Architecture Students Win First Place in National DOE Competition

The group topped the office building division in the Solar Decathlon.
A rendering of the students' Geode project.
The students’ “Geode” design topped the office building division in the Solar Decathlon.

A University team earned first place in the Department of Energy’s Solar Decathlon for its neighborhood-focused and environmentally conscious building project in the Sharswood section of Philadelphia. Tasked with designing a highly efficient and innovative structure powered by renewable energy, the group topped the office building division.

The team of architecture students Kyle Chang, Zane Colville, Denis Costello, Sam Horochowski, Erin Raup, Jess Schell and Derek Sibinga pitched their “Geode” concept in mid-April at the National Renewable Energy Laboratory in Golden, Colorado. The design competition included 45 finalist teams, representing 37 collegiate institutions from around the world. The winning designs blended architectural and engineering excellence with innovation, market potential, building efficiency and smart energy production.

“The project was really 100 percent driven by sensitivity to community needs and how we could create a lasting impact in the neighborhood,” says Horochowski, noting the win validates the effort and depth his team dedicated to the project. “I think it also shows that the industry is ready to actively hear out alternatives to standard building practices in order to push toward a more vibrant, healthier and sustainable future, especially in historically disadvantaged communities like Sharswood.”

One of the city’s most distressed sections, Sharswood is dotted with vacant lots, closed schools and neglected buildings. Its poverty rate soars to 52.5% (vs. 25.7% for the city as a whole).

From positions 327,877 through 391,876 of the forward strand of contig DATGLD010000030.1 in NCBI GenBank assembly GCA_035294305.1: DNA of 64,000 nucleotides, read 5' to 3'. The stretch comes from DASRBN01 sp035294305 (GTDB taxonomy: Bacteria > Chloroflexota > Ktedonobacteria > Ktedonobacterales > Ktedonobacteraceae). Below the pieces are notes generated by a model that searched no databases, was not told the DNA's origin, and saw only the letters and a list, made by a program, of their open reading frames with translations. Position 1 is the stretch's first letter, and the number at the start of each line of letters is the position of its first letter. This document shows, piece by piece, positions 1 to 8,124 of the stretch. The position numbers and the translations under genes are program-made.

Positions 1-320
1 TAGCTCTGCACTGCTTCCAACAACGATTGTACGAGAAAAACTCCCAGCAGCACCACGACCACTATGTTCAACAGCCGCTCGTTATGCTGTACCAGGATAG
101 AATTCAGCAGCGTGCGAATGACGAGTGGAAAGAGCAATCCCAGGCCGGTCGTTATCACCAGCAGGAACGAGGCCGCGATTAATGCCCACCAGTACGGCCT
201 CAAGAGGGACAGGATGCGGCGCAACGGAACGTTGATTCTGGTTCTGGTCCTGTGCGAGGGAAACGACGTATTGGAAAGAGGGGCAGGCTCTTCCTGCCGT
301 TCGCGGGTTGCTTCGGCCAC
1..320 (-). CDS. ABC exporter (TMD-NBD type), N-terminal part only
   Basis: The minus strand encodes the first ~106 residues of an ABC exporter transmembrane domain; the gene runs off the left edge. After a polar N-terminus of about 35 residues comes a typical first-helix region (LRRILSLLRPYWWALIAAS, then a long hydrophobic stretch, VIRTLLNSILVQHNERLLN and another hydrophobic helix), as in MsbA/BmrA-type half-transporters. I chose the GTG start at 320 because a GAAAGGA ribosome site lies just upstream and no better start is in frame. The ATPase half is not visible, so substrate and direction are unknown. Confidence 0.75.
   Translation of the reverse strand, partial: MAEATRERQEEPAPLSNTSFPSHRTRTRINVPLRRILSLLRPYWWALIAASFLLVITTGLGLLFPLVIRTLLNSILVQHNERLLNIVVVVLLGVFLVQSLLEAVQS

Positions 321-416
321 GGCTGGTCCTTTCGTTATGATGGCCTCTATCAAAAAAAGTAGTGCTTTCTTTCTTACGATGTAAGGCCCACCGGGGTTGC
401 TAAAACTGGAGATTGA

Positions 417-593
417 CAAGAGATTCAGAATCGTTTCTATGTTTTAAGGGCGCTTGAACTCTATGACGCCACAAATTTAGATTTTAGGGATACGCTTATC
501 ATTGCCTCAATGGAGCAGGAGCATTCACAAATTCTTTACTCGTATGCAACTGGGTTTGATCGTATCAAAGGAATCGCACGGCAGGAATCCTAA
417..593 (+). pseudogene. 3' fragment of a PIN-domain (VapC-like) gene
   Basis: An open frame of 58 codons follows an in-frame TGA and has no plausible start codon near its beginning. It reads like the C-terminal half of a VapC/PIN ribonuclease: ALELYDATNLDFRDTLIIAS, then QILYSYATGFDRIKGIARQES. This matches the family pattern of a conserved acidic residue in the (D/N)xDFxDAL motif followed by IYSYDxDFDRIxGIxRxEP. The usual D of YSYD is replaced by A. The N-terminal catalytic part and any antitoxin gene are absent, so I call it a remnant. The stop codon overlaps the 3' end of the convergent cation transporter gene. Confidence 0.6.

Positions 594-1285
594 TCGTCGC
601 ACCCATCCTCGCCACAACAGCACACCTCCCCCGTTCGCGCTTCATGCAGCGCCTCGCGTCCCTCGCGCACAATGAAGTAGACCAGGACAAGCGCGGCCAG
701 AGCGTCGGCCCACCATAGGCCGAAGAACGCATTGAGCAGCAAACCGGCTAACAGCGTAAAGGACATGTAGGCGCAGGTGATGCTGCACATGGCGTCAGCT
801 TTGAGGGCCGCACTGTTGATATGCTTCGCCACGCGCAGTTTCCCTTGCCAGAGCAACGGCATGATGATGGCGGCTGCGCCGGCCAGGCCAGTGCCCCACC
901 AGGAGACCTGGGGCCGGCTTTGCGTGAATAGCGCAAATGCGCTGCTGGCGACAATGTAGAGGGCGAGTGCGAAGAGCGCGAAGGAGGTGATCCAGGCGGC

With respect to the surrounding area, the team adapted the building’s geometry for passive heating and cooling, developed an airtight and high thermal performance envelope, designed an efficient air conditioning strategy and facilitated renewable energy generation. They also placed a high priority on natural light, recognizing its effect on improving well-being and reducing lighting loads.

“This competition was primarily focused on building energy performance, but these students nested that in a much more holistic set of considerations across which they pursued true regenerative development,” says architecture professor Max Zahniser, who advised the team. “I think it’s undeniable that they accomplished a true synergy between beauty and technical performance. And they did this while composing a project deeply intertwined with the acute needs of the place—pursuits all too often ignored in building delivery practices.”

In addition to winning the Solar Decathlon’s office building division, Jefferson had two other student groups make the finals in the urban single-family and mixed-use multifamily categories.

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